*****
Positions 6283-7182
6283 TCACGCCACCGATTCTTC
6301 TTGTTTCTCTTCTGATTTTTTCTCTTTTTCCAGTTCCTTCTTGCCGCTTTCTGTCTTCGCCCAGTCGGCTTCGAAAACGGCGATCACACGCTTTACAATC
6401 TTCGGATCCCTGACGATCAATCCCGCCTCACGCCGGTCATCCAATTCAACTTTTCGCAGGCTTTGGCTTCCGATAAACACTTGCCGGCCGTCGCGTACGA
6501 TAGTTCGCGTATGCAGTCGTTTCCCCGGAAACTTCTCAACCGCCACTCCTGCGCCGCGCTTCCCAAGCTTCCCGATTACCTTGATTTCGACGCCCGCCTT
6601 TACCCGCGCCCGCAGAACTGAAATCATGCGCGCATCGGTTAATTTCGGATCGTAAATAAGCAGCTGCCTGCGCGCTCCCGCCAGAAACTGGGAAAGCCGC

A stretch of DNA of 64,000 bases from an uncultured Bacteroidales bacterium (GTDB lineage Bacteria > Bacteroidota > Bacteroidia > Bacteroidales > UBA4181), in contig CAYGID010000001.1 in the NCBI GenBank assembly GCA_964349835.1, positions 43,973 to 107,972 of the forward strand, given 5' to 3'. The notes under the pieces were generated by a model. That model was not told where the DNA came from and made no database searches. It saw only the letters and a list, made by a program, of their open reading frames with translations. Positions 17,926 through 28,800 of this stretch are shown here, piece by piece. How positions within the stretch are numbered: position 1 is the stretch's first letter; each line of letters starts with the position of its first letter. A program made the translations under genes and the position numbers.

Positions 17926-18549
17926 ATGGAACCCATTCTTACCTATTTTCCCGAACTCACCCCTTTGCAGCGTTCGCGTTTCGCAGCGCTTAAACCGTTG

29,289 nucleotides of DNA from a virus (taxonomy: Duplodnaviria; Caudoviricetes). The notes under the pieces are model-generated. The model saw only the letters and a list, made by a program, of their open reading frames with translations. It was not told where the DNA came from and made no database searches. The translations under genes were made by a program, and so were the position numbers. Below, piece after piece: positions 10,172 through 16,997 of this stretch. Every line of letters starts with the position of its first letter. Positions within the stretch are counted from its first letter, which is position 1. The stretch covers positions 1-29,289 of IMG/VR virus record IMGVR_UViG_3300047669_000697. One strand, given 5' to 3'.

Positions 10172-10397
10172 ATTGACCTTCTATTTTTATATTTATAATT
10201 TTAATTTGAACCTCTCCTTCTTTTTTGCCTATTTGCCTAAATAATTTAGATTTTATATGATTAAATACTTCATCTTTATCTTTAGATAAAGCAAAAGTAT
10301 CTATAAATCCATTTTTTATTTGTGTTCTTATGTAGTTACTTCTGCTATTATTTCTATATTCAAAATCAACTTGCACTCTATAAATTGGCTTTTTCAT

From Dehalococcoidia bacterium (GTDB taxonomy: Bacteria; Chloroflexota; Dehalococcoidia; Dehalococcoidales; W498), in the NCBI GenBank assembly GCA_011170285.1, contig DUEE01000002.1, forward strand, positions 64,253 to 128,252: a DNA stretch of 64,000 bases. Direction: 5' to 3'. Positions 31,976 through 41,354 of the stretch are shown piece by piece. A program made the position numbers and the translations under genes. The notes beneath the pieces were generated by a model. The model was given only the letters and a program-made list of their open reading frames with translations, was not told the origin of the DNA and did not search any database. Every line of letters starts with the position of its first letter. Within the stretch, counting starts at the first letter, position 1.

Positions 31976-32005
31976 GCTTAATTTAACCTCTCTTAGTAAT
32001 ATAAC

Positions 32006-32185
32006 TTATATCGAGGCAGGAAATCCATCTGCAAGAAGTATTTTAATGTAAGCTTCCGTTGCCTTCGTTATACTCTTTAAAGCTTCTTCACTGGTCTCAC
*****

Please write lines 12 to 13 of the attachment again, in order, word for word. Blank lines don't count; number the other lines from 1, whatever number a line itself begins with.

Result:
10172 ATTGACCTTCTATTTTTATATTTATAATT
10201 TTAATTTGAACCTCTCCTTCTTTTTTGCCTATTTGCCTAAATAATTTAGATTTTATATGATTAAATACTTCATCTTTATCTTTAGATAAAGCAAAAGTAT